• by apparently ( 756613 ) on Wednesday December 19, 2007 @04:55PM (#21756234)
    Did you do the attendees a favor and correct the lecturer, or did you just let the misinformation run wild?
  • PLC class (Score:5, Funny)

    by hjf ( 703092 ) on Wednesday December 19, 2007 @05:09PM (#21756430) Homepage
    I went to this PLC (Programmable Logic Controller, that's industrial control for you computer geeks). It started OK, with some drone showing off Schneider Electric's new Contactor (the TeSys U, a "smart" contactor with a LCD display, over/under load protection, short-circuit protection,.. whatever). Later on comes this guy, making some really bad jokes and then laughing himself -- the rest of us just laughed at the way he laughed, he was really loud. So, he shows some PLC basics. All was fine...

    Next day he said, well, we're finished with the PLC stuff (actually we were finished with some really really bird's eye view of Ladder diagrams), now we'll see some SCADA. So the guy start showing this REALLY CRAPPY 16-bit app, and he showed ONE BY ONE every single widget (buttons, bar graphs, even some motors that changed colors to show when the output was running). And the library was H U G E. THOUSANDS of widgets. And he showed them "oh, look at how many of them there are! Just see how flexible this program is! See! We even have traffic lights! Buttons! Little trucks, big trucks, cars...".

    I went outside and came back in 1 hour, and the guy was STILL SHOWING the fucking widgets and how to place and connect them. Needless to say, I didn't stay.
  • by joecarst ( 801286 ) on Wednesday December 19, 2007 @05:41PM (#21756922)
    I was in a training session where the 'instructor' was asked what a double was and he explained it was called a double becuase it held two variables. I almost walked out of the class.
  • by ancarett ( 221103 ) on Wednesday December 19, 2007 @06:10PM (#21757338)
    The university for which I worked promised an "advanced" email workshop. Thinking that I might learn something halfway interesting or useful about the filing system or filtering or whatever, I signed up. After all, I act as my department's tech rep and have to keep up on things in order to counsel my colleagues!

    So I waltz into the computer labs one sunny August afternoon, ready for my "advanced" workshop fun. And what awaited me was the most painful IT experience of my life as the instructor walked us through the "advanced" complexities of logging in, clicking on subjects to read messages, clicking on buttons to reply or delete. We didn't even get to Reply All, CC or BCC, let alone folder, filters or the rest of the software options I'd expected them to cover.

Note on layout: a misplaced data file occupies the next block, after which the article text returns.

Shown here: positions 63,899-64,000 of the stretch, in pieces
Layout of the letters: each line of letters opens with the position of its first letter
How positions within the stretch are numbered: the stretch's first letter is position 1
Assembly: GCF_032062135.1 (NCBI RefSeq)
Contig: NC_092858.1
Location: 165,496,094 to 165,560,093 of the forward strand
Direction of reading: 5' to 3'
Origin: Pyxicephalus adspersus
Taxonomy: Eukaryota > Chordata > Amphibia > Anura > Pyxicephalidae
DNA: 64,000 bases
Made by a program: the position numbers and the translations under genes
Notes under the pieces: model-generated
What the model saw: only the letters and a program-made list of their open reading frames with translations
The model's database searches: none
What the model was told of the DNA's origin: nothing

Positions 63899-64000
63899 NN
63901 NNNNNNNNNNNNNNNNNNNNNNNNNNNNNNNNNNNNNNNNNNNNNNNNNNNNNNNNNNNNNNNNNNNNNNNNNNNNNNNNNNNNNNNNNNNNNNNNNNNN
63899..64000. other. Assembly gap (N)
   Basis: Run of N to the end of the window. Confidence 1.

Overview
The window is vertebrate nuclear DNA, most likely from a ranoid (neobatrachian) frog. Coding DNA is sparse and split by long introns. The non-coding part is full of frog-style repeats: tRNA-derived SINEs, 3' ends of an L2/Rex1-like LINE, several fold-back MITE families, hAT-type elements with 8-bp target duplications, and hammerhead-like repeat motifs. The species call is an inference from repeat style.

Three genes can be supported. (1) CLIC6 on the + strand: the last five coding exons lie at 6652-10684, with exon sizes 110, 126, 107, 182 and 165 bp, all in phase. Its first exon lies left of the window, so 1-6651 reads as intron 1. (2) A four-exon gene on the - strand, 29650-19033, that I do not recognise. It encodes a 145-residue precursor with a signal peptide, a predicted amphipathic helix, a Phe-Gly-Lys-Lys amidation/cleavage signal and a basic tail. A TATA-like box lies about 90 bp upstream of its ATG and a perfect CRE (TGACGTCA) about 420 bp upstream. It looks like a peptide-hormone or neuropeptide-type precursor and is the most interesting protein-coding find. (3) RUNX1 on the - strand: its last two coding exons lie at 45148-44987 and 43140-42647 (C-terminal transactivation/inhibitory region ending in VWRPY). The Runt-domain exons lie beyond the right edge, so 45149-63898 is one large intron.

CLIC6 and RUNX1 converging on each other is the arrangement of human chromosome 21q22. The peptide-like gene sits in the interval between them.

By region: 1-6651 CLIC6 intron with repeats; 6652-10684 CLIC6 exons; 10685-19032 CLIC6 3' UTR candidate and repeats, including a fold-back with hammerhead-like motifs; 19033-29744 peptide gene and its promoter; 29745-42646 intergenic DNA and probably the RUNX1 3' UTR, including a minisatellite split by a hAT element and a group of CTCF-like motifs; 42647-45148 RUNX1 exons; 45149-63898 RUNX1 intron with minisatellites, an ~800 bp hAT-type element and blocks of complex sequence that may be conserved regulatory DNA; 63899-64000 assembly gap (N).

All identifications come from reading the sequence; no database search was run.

I asked why this was considered to be at an advanced level. The woman running the workshop said that this was as much as anyone needed to know about the system, really. That's when I tuned out and starting making some ASCII art to pass the time.
  • by mkcmkc ( 197982 ) on Wednesday December 19, 2007 @06:31PM (#21757602)
    Once I had a job at a Very Large Telecom Corporation and as a requirement of getting an email account, I was required to attend an e-mail orientation session, which consisted of a PowerPoint talk given by someone in the IT/Email dept. The speaker trumpeted the fact that prior to the procurement of their latest email system, each email had cost the company $1000 to deliver. The new system was much more economical--I don't recall the figure now.

    Needless to say, the talk contained no useful information at all.

  • by syousef ( 465911 ) on Wednesday December 19, 2007 @10:24PM (#21760068) Journal
    The lecturer claimed he'd previous been working in the industry developing embedded C code. After 15 minutes of him explaining that # directives are evaluated at runtime, I couldn't take it. I put my hand up and simply said "you're wrong. That's what the precompiler does". I had a reputation for knowing what I was on about (I was there for a qualification, not because I didn't know C). He went beetroot red. In hindsight I should have talked to him after the class and had him correct his mistake the next week, but hey I was a cocky 18 year old, and he was talking BS. He was a nice guy and was genuinely trying to be helpful. He just wasn't very good.

"This is lemma 1.1. We start a new chapter so the numbers all go back to one." -- Prof. Seager, C&O 351